Now that we’ve looked at a few examples, let’s break down the key differences between ad styles according to research:
- Japanese commercials are less informative than American commercials.
- Japanese commercials emphasize product packaging and availability, while American ads emphasize price, quality, and performance.
- Japanese commercials use a soft-sell approach with short messages, songs, celebrities, female voice-overs, and still graphics.
- American commercials use a hard-sell approach with long messages, animation, male spokespeople, and humour.
- Japan is a ‘high-context society’ whose communication needs are answered through familiar symbols and icons rather than logical recommendations.
- The US is a ‘low-context culture’ requiring Western rhetoric and logical tradition to communicate thoughts and actions.
What Can North American Brands Learn?
As you may have noticed, a key element of Japanese advertising is being silly and weird.
Japanese ads often feature bizarre imagery (see below for an example), unusual characters, and unexpected scenarios. By embracing the unexpected and breaking away from traditional advertising tropes, companies can create more memorable and engaging ads. Weirdness can also help companies stand out in a crowded advertising landscape.
Key takeaway: Don’t be afraid to lean into weird, memorable characters or make them a bit annoying or unlikeable for the sake of the joke.
Why is that pistachio so smarmy?!)
Use a “Soft Sell” Approach
Japanese commercials often use a soft-sell approach with short messages, songs, celebrities, female voice-overs, and still graphics.
This approach can be more subtle and less aggressive, which can be more appealing to some audiences.
Key takeaway: Avoid being too heavy-handed. Tell a story that resonates or excites your audience where the product you’re promoting comes second to a memorable ad.
Use (and Create!) Familiar Symbols and Icons
As we saw in the SoftBank ads, Otousan became something of a cultural icon in Japan. By incorporating or creating characters who can become cultural symbols (think the polar bears for Coca-Cola), campaigns become more easily recognizable and familiar to audiences.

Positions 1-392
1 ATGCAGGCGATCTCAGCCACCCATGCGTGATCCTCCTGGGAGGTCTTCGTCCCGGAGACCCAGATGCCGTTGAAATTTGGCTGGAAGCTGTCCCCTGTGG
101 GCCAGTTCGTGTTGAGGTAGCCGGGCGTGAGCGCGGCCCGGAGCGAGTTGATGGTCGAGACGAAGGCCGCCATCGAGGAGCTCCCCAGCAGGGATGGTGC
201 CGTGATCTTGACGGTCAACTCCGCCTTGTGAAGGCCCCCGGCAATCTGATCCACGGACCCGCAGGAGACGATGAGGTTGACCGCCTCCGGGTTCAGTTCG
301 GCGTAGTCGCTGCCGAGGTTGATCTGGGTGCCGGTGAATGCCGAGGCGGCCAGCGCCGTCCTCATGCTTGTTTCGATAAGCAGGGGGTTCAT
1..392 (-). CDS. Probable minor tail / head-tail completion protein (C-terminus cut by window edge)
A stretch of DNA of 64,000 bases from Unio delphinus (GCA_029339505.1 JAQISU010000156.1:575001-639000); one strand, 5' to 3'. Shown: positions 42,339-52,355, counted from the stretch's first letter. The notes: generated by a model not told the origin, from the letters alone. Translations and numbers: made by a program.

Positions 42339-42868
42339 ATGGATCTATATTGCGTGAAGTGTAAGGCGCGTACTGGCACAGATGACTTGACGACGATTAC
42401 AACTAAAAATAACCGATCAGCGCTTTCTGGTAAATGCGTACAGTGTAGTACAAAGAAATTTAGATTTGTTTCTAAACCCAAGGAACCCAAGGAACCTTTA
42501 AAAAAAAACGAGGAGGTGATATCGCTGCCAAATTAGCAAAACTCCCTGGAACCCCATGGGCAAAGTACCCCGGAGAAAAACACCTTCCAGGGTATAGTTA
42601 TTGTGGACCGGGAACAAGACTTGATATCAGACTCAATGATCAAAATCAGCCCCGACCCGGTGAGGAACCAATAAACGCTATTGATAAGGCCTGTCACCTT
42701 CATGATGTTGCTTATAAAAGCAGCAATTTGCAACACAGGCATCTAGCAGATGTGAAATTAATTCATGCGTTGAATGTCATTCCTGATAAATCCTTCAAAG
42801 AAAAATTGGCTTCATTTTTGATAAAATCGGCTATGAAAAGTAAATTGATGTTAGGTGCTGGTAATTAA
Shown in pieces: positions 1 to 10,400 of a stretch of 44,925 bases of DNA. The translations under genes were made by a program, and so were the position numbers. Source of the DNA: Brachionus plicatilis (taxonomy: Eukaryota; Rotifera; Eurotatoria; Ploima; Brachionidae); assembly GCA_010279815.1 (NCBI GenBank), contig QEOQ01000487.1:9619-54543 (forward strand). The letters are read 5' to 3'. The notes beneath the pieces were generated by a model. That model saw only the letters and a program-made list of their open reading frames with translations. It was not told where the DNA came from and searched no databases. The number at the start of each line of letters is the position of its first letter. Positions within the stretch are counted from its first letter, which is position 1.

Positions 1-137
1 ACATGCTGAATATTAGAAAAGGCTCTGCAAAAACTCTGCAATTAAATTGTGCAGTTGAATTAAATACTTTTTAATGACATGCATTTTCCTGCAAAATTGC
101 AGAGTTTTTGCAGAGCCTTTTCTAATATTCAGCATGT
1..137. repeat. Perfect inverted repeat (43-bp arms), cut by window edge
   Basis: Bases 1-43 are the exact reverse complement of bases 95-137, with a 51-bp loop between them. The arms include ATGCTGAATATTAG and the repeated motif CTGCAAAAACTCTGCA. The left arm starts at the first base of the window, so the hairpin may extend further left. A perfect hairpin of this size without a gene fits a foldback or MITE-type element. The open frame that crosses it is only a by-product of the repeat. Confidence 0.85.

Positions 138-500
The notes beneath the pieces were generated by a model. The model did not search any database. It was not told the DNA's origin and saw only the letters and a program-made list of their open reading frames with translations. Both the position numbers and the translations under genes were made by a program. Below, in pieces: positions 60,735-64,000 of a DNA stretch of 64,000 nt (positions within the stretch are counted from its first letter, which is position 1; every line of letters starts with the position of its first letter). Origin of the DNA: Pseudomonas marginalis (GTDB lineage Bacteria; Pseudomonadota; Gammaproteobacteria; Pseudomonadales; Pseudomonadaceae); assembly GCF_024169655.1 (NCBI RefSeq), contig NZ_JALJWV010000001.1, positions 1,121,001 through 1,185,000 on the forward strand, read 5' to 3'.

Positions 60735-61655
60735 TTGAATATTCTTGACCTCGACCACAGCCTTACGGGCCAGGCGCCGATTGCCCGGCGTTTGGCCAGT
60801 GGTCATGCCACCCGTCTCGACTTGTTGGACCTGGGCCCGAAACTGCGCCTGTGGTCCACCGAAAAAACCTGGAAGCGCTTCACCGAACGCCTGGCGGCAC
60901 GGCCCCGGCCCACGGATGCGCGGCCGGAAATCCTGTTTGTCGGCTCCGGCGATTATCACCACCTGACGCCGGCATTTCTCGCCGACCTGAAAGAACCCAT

Experiment with Pattern Interrupts and Pacing
As we saw with the Cup Noodle commercial and how a few SoftBank commercials cut between scenes, the Japanese aren’t afraid to jump around.
Cutting frequently between scenes is called a “pattern interrupt” and is an effective tool (also employed by YouTubers) to keep the audience’s attention focused on whatever they’re watching.
Many Japanese ads also end abruptly or in weird and unexpected ways. Not knowing where the plot is going is another way of keeping viewers engaged right until the very end.
Key takeaway: Don’t be afraid of experimenting with pacing and surprising your audience with a twist at the end of your ads.
Play With Satire
Although both the God of War: Ragnarok examples played with satire, the North American one played it safe by linking the GoW series to “manliness” and easily identifiable gender norms.
The Japanese ad, on the other hand, threw gender norms right out the window and went with an ad that could have easily been mistaken for a kid’s commercial.
While the North American ad is fine (I liked it, personally), the Japanese sing-song ad stands out more because it almost feels like it’s making fun of the ultra-macho GoW series instead of leaning into a predictable masculine theme.
Key takeaway: Don’t be afraid to lean into satire and juxtapose different elements of an ad against the product you’re promoting.
Get Inspired for Your Next Ad Campaign
Japanese advertising offers a refreshing alternative to traditional advertising, and North American companies can look to these types of ads for inspiration.
So, the next time you’re creating an ad campaign, consider adding a little bit of silliness, embracing the unexpected, and making fun of yourself and your product. Who knows, you might create an ad that people will remember for years to come.